Swiss Federal Institute for Forest, Snow and Landscape Research WSL
Recent publications
Investigation into the nexus of human-environmental behavior has seen increasing collaboration of archaeologists, historians, and paleo-scientists. However, many studies still lack interdisciplinarity and overlook incompatibilities in spatiotemporal scaling of environmental and societal data and their uncertainties. Here, we argue for a strengthened commitment to collaborative work and introduce the “dahliagram” as a tool to analyze and visualize quantitative and qualitative knowledge from diverse disciplinary sources and epistemological backgrounds. On the basis of regional cases of past human mobility in eastern Africa, Inner Eurasia, and the North Atlantic, we develop three dahliagrams that illustrate pull and push factors underlying key phases of population movement across different geographical scales and over contrasting periods of time since the end of the last Ice Age. Agnostic to analytical units, dahliagrams offer an effective tool for interdisciplinary investigation, visualization, and communication of complex human-environmental interactions at a diversity of spatiotemporal scales.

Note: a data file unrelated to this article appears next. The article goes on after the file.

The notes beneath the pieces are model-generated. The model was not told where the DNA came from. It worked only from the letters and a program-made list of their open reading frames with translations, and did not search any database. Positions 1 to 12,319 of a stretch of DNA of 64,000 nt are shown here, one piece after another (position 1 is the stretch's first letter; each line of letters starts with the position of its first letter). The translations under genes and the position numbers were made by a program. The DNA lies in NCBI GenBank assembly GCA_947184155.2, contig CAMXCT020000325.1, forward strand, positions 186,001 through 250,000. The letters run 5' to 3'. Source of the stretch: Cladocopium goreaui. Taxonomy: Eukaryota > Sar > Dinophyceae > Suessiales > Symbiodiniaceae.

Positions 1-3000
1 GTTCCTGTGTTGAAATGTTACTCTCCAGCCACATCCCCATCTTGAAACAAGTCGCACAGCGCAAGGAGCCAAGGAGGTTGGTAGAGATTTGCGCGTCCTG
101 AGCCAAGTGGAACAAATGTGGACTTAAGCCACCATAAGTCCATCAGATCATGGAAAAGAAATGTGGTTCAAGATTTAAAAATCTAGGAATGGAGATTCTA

In river systems worldwide, land cover changes have been identified as major drivers of biodiversity change. Quantifying how terrestrial land cover impacts riverine diversity requires local biodiversity assessments. In this study, we investigated the association of terrestrial land cover and the corresponding riverine fish species communities using eDNA‐metabarcoding in the Chinese Shaying River basin. This basin is home to about 37 million people and is largely dominated by a mix of intense agriculture and urban areas, creating a relatively homogeneous, intensely used landscape. We investigated whether the homogeneous landscape is mirrored in the composition and structure of fish communities in the river network. We sampled eDNA in spring and fall of 2018, amplified it with a primer designed for local fish species and used operational taxonomic units (OTU) assigned to fish as proxy for diversity. Furthermore, we used redundancy analysis, general linear models, and distance decay curves to assess the effects of land cover on fish communities. We found that the Shaying River showed relatively high basin‐wide richness (63 OTU) and seasonal differences in local richness, but limited community differentiation. Variations in alpha‐ and beta‐diversity, measured as local OTU richness and pairwise distance‐decay across the basin were low. Redundancy analysis showed only a weak association between observed aquatic communities and their terrestrial surroundings in a 10 km buffer upstream. The lack of community differentiation assessed by eDNA metabarcoding reflects the homogeneous and intense land‐use in this basin.